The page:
The last day was similar except that I seemed to perk up a bit in the afternoon and I finally got to see one or two more sessions. I did my final one, on “an introduction to tuning” and it was awful. I had a lot of material to cover and I knew I could pile though it on a good day, but this was a bad day and I simply could not keep my thread or progress through the material rapidly. *sigh*. At least there were not too many people there to witness the car crash. I’ll be interested to see how poor the ratings on my talks are.

So all in all I should count the event as a bit of a disaster. But I managed to honour my presenting duties and, despite spending half the time laying down in the dark, I had some fantastic conversations with people in the two evenings I managed to be awake. Oh, and thank you to the people who organised for them to play Happy Birthday to me in the Piano Bar at midnight on Friday (45 now), I might have been a bit quiet about it but I did appreciate that. It sums up half of what I like about the OUGN spring conference. I missed the first half, the excellent talks you get from what both years has been a very good speaker line-up, but the other is that everyone is around in the lunchtimes and evenings and you get to chat, find out other stuff, make new friends and just spend time with lots of people who are interested in some of the things you are, ie Oracle.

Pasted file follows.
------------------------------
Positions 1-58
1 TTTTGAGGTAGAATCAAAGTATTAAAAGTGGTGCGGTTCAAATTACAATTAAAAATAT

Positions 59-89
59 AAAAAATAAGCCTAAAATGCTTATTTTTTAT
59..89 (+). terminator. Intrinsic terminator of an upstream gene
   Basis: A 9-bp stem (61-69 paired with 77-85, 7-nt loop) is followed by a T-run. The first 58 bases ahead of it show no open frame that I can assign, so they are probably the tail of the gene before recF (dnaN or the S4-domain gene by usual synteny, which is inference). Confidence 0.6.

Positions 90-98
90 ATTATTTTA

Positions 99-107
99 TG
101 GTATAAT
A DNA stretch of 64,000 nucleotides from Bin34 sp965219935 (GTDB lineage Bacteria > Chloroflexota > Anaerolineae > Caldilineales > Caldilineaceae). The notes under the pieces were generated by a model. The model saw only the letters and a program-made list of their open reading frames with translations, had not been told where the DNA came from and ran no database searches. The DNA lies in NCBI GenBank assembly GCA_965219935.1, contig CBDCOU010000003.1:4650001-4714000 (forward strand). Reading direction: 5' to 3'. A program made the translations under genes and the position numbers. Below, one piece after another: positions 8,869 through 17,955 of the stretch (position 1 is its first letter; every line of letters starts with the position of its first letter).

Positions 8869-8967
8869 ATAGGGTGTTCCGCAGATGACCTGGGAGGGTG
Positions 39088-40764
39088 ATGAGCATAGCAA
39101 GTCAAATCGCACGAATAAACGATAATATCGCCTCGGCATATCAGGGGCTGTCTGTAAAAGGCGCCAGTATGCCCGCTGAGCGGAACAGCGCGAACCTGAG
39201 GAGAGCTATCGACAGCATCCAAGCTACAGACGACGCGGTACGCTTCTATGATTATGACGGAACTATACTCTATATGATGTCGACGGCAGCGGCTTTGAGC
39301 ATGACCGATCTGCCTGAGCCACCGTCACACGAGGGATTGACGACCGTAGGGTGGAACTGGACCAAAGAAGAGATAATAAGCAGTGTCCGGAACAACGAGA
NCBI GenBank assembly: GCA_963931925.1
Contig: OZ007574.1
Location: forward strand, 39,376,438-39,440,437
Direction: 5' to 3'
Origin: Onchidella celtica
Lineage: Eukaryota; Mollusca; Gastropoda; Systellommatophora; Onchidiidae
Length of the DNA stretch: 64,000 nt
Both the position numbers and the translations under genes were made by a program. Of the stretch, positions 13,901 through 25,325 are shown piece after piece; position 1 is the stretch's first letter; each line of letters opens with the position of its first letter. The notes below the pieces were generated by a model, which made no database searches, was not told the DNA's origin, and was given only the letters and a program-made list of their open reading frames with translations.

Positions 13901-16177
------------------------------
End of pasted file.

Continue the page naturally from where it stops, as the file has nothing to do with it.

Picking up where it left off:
After the conference I did stay on in Oslo for a few day, my wife had come out to join me for my birthday weekend. We enjoyed the weekend but she kept on saying “you look dreadful” or “are you sure you are up to going out?” and “stop coughing you annoying bloody bas….” :-) I’m still coughing now and feel pretty rough, a week on.

I’ll be sure to try and be there next year. I hope I feel better by then!

RMOUG – Here I Come February 9, 2013

Posted by mwidlake in Exadata, Meeting notes, Private Life.
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Well, I’ve just finished pushing the last few bits into my suitcase for my trip to the US for the Rocky Mountain User Group Training Days 2013.

It is a few years since I went to the US for pleasure (3 years?) and much longer since I went there on a combined work/pleasure trip – as I HATE going through US immigration.